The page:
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Diabetic Exam
 
 
 
 
Diabetic Exam
Poor diabetic control may manifest in many different ways, with macrovascular and microvascular complications. The diabetic examination is useful for diagnosing these complications, particularly when it comes to the vascular and neurologic examination of the lower limb.
 

Pupillary Examination

 
 

Inspection of Pupils

    • Look For

    • The size of the pupils (dilated, normal, constricted) and equality of size bilaterally.
    • Normal Pupillary Size

    • In the dark - 4-8mm
    • Under bright light - 2-4mm
    • Causes of Bilateral Pupillary Dilation

    • Cerebral lesion - herniation, encephalitis, visual cortex infarct, tumour, trauma, MS
    • Drugs - anticholinergics, SSRIs / SNaRIs, stimulants, barbiturates, methanol
    • Brain stem death
    • Causes of Bilateral Pupillary Constriction

    • Drugs - opiates, antipsychotics, acetylcholine, clonidine
    • Intracranial haemorrhage
    • Horner’s syndrome (bilateral) - autonomic failure, amyloidosis, diabetes
    • Causes of Unequal Pupils (Anisocoria)

    • Physiological (20% of the population - compare with an old photo)
    • Migraine
    • Post-ictal
    • Horner’s syndrome (unilateral)
    • Drugs applied to one eye - pilocarpine, tropicamide, cocaine
    • Intraocular conditions - glaucoma, retinal detachment
    • Optic (II) or oculomotor (III) nerve lesion - trauma, compression, optic neuritis, Guillain barré
    • CNS lesion - trauma, tumour, haemorrhage, infarct, MS

Pupillary Light Reflexes

    • How to Elicit

    • Shine a light into each pupil. Watch to see that both the ipsilateral (direct response) and contralateral (consensual response) pupils constrict as a result of the stimulus.
    • Causes of Absent Pupillary Reflexes

    • Intraocular conditions - glaucoma, retinal detachment
    • Optic (II) nerve lesion - trauma, compression, optic neuritis
    • Midbrain lesion - encephalitis, tumour, trauma, haemorrhage, MS, midbrain infarct
    • Oculomotor (III) nerve lesion - trauma, compression, small vessel ischaemia, Guillain barré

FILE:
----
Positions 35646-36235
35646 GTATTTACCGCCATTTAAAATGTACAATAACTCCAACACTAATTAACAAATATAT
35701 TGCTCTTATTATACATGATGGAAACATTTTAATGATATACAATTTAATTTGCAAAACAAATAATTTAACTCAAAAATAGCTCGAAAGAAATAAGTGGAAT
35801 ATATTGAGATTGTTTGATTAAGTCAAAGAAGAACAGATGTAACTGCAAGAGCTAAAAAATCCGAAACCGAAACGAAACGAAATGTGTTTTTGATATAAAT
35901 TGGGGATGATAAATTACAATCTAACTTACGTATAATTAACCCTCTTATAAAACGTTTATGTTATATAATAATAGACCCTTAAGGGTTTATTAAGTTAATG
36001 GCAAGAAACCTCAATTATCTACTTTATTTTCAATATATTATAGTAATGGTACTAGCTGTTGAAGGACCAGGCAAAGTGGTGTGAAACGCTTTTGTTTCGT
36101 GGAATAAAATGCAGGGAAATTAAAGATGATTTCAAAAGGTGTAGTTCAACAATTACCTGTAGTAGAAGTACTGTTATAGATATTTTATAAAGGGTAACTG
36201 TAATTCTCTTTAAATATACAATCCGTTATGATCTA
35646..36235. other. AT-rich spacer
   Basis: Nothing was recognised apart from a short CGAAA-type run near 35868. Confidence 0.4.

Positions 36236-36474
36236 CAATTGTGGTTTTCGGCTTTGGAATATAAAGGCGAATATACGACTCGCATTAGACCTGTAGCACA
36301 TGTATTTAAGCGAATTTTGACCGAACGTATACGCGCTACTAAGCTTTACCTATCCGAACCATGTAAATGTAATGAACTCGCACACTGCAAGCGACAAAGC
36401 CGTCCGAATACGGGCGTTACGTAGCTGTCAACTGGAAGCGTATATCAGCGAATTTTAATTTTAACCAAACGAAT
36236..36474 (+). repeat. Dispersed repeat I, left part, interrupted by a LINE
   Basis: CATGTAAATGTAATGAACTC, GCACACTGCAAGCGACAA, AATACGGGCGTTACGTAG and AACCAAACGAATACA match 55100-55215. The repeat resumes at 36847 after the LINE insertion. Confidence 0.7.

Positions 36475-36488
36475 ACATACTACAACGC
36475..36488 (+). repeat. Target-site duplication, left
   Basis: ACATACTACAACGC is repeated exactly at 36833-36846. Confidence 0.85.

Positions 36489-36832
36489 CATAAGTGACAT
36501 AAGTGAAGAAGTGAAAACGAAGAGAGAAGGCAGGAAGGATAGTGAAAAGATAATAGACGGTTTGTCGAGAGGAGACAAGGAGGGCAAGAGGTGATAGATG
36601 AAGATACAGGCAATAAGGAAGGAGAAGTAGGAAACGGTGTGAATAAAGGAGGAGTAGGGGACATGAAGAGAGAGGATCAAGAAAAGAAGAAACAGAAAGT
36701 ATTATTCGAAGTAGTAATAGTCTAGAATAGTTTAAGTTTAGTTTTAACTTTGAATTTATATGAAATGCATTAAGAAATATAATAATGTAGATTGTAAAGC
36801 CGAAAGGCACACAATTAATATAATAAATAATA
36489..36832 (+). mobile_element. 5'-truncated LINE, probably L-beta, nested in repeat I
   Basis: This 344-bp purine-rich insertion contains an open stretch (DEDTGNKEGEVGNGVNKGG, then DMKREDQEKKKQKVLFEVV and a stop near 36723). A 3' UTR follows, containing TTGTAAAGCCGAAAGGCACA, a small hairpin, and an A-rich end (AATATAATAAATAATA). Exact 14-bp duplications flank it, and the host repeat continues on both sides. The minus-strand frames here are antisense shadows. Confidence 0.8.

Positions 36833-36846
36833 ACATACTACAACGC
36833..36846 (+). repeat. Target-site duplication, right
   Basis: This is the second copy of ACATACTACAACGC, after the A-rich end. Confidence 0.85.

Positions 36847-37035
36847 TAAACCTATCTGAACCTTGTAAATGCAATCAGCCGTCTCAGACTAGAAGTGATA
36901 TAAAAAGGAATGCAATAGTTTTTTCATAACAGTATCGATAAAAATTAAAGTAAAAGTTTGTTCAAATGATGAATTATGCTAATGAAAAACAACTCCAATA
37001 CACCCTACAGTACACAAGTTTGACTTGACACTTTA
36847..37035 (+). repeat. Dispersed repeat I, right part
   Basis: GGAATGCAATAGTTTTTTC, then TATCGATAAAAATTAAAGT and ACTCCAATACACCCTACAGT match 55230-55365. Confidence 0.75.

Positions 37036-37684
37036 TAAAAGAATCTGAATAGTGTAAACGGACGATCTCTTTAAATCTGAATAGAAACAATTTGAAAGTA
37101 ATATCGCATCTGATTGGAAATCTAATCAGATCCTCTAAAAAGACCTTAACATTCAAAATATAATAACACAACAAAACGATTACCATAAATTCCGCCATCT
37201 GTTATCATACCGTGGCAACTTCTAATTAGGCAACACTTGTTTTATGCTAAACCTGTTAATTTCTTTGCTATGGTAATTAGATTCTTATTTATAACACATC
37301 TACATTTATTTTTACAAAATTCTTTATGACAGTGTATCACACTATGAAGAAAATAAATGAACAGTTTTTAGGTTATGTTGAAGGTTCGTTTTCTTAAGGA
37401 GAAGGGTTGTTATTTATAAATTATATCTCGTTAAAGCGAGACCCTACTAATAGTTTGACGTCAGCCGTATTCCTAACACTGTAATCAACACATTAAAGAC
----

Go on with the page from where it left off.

• Medications - sympathomimetic, parasympatholytic (anticholinergics), barbiturates, methanol
    • Interpretation

    • No direct response - absent reflex in the tested eyeIpsilateral oculomotor nerve (III) lesion
    • No consensual response - absent reflex in opposite eyeContralateral oculomotor nerve (III) lesion
    • No afferent response - absent reflex in one eye when testing either eyeIpsilateral optic nerve (II) lesion
    • No response - absent reflex in both eyes when testing either eyeMidbrain lesion, medications

Swinging Light Test

    • How to Perform

    • Shine a light into one eye, swing it into the other eye, and so on back and forth.
    • Interpretation

    • A relative afferent pupillary defect (RAPD) is present if the affected eye dilates, or constricts briefly followed by dilatation.
    • Causes of RAPD

    • Intraocular haemorrhage
    • Retinal detachment
    • Optic or oculomotor nerve lesion
    • Midbrain lesion

Accommodation

    • How to Assess

    • Ask the patient to focus on a distant object, such as the back wall of the room. Place a finger in front of their field of view and ask them to look at it.
    • Causes of Impaired Accommodation

    • Optic (II) nerve lesion - trauma, compression, optic neuritis
    • Thalamic / occipital / midbrain lesion - encephalitis, tumour, trauma, MS, midbrain infarct
    • Oculomotor (III) nerve lesion - trauma, compression, small vessel ischaemia, Guillain barré
Last updated on November 28th, 2019
 
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